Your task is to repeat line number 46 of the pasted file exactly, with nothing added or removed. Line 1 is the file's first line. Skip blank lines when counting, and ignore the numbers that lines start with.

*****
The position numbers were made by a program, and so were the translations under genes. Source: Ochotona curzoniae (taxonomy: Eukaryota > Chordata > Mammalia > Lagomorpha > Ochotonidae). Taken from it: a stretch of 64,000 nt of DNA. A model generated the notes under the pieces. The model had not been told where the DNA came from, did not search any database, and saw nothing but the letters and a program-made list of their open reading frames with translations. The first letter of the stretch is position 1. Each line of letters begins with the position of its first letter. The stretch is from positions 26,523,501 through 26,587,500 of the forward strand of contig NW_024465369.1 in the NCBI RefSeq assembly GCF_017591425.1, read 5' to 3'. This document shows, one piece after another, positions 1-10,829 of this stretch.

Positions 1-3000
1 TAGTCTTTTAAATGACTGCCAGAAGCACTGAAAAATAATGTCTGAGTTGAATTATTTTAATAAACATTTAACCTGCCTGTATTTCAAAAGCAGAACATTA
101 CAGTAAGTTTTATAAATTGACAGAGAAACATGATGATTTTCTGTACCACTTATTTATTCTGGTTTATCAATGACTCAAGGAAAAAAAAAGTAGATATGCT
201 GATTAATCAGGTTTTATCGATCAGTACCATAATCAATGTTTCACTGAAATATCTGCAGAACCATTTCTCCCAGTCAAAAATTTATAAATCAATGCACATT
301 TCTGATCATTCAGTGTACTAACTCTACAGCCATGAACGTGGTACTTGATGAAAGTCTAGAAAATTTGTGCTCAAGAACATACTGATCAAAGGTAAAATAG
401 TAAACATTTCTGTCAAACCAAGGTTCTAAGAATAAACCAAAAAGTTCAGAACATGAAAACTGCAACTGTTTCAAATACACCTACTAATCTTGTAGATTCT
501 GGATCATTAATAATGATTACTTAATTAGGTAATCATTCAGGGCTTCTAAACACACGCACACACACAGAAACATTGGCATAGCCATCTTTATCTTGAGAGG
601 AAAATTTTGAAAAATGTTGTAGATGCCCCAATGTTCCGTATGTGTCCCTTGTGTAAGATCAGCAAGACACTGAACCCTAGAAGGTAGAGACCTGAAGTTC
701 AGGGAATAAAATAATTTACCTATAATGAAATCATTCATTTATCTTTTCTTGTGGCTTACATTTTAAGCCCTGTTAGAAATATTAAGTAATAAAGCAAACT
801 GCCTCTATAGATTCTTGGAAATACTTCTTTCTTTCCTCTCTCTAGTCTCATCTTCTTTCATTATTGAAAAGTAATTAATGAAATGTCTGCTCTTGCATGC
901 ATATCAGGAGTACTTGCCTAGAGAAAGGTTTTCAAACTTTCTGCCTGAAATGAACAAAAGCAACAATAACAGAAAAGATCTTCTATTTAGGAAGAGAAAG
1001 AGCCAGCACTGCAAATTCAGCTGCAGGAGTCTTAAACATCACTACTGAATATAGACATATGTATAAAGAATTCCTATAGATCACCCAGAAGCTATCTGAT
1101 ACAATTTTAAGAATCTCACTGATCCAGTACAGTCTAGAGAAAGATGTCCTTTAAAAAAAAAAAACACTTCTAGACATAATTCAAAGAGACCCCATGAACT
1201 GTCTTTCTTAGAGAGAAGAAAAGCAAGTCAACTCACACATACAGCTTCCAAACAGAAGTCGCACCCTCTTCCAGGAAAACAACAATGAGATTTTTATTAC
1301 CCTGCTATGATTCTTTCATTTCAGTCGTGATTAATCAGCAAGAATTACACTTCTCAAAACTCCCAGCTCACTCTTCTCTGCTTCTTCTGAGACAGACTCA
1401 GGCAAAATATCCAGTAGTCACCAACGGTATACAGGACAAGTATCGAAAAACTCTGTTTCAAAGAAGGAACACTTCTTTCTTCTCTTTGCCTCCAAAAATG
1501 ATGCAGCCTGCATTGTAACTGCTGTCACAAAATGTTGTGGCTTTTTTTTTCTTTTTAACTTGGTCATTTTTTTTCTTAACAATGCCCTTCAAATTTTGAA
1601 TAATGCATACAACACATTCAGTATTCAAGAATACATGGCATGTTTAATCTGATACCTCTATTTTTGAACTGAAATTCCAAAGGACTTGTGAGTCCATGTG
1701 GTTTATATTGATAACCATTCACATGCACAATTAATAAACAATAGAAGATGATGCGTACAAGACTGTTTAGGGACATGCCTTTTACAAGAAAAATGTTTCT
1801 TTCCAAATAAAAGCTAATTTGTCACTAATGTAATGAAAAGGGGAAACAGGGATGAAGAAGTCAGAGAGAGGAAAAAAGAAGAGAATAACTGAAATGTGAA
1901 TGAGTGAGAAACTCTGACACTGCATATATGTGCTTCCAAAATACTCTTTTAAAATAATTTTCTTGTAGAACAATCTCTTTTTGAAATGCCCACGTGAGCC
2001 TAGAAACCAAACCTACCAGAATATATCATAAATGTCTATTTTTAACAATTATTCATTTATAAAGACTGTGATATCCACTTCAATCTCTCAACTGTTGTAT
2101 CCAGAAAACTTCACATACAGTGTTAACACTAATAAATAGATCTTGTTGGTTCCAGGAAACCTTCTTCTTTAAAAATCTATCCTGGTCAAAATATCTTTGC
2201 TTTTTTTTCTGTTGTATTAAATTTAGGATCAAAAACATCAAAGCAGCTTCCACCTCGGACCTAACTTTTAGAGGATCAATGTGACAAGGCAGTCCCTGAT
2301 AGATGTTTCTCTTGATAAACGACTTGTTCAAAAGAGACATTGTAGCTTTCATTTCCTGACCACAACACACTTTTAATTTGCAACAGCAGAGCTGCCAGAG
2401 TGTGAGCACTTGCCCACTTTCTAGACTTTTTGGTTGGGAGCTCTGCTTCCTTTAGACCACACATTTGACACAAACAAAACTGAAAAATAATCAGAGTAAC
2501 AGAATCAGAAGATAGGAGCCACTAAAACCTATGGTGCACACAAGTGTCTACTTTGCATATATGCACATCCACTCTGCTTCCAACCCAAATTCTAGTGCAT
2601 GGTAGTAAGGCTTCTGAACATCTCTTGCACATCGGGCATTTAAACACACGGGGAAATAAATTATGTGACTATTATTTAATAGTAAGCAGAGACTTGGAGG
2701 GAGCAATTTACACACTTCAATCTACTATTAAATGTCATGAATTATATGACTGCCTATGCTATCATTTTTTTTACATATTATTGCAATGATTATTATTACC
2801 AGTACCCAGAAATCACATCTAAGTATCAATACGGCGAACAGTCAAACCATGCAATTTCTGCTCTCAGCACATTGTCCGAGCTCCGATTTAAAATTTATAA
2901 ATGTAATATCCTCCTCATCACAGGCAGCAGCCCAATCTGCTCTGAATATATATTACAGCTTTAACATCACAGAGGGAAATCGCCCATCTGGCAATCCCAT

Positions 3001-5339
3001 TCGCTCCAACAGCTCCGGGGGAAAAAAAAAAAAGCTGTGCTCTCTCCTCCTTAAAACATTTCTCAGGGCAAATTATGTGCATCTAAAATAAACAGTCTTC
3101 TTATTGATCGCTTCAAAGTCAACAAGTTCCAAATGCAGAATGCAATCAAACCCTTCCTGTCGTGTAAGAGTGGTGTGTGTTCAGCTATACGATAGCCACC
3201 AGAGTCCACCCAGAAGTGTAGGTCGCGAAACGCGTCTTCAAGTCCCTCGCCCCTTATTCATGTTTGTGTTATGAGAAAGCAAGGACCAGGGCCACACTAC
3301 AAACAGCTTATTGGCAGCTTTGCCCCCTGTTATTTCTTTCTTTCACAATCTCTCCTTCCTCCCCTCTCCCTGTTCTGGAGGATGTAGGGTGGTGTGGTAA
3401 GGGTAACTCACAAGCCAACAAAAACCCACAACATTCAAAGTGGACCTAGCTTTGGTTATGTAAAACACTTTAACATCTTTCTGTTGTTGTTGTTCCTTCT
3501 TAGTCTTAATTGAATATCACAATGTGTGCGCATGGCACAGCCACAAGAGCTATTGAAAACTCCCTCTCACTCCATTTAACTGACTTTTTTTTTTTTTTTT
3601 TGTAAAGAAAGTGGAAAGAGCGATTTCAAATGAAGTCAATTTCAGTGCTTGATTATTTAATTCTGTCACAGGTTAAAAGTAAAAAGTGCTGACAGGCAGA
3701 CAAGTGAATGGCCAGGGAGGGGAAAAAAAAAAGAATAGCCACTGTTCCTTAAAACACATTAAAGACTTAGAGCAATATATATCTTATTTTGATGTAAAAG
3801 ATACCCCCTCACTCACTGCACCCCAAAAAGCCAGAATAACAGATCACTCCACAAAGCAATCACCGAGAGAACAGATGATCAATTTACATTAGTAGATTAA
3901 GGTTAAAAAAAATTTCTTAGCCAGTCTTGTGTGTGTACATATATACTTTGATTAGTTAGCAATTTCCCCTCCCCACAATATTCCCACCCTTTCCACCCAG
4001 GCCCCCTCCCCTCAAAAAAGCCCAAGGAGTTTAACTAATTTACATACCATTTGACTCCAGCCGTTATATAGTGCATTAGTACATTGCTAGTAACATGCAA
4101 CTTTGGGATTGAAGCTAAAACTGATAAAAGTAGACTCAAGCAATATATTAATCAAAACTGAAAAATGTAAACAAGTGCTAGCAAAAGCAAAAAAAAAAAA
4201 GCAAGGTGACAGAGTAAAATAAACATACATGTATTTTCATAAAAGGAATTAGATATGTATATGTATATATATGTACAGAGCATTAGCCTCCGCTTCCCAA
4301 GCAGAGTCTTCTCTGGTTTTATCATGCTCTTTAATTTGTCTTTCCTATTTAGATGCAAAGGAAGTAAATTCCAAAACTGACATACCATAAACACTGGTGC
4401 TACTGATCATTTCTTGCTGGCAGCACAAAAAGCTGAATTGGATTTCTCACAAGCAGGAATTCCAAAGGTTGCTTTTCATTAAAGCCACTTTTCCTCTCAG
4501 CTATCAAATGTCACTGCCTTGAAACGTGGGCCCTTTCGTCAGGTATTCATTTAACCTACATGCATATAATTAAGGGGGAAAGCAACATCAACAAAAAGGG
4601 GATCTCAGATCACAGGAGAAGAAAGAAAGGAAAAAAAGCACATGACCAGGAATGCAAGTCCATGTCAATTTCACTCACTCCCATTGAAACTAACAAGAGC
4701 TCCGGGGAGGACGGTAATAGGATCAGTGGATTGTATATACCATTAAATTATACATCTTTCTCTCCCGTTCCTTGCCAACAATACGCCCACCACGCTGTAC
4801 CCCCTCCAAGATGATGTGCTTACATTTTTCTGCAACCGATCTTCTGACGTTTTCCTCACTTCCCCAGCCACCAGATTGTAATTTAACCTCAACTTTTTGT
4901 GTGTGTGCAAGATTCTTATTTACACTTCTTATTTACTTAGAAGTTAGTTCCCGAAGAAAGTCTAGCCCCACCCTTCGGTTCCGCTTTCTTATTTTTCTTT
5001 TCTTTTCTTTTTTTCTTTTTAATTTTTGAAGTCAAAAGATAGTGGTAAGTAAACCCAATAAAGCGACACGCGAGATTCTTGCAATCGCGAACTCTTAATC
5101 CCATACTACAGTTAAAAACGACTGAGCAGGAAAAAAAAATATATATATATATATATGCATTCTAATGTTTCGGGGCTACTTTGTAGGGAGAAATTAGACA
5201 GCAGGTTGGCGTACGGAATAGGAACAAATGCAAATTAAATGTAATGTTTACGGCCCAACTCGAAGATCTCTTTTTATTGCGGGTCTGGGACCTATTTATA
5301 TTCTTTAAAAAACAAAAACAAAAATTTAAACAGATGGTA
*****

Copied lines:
4201 GCAAGGTGACAGAGTAAAATAAACATACATGTATTTTCATAAAAGGAATTAGATATGTATATGTATATATATGTACAGAGCATTAGCCTCCGCTTCCCAA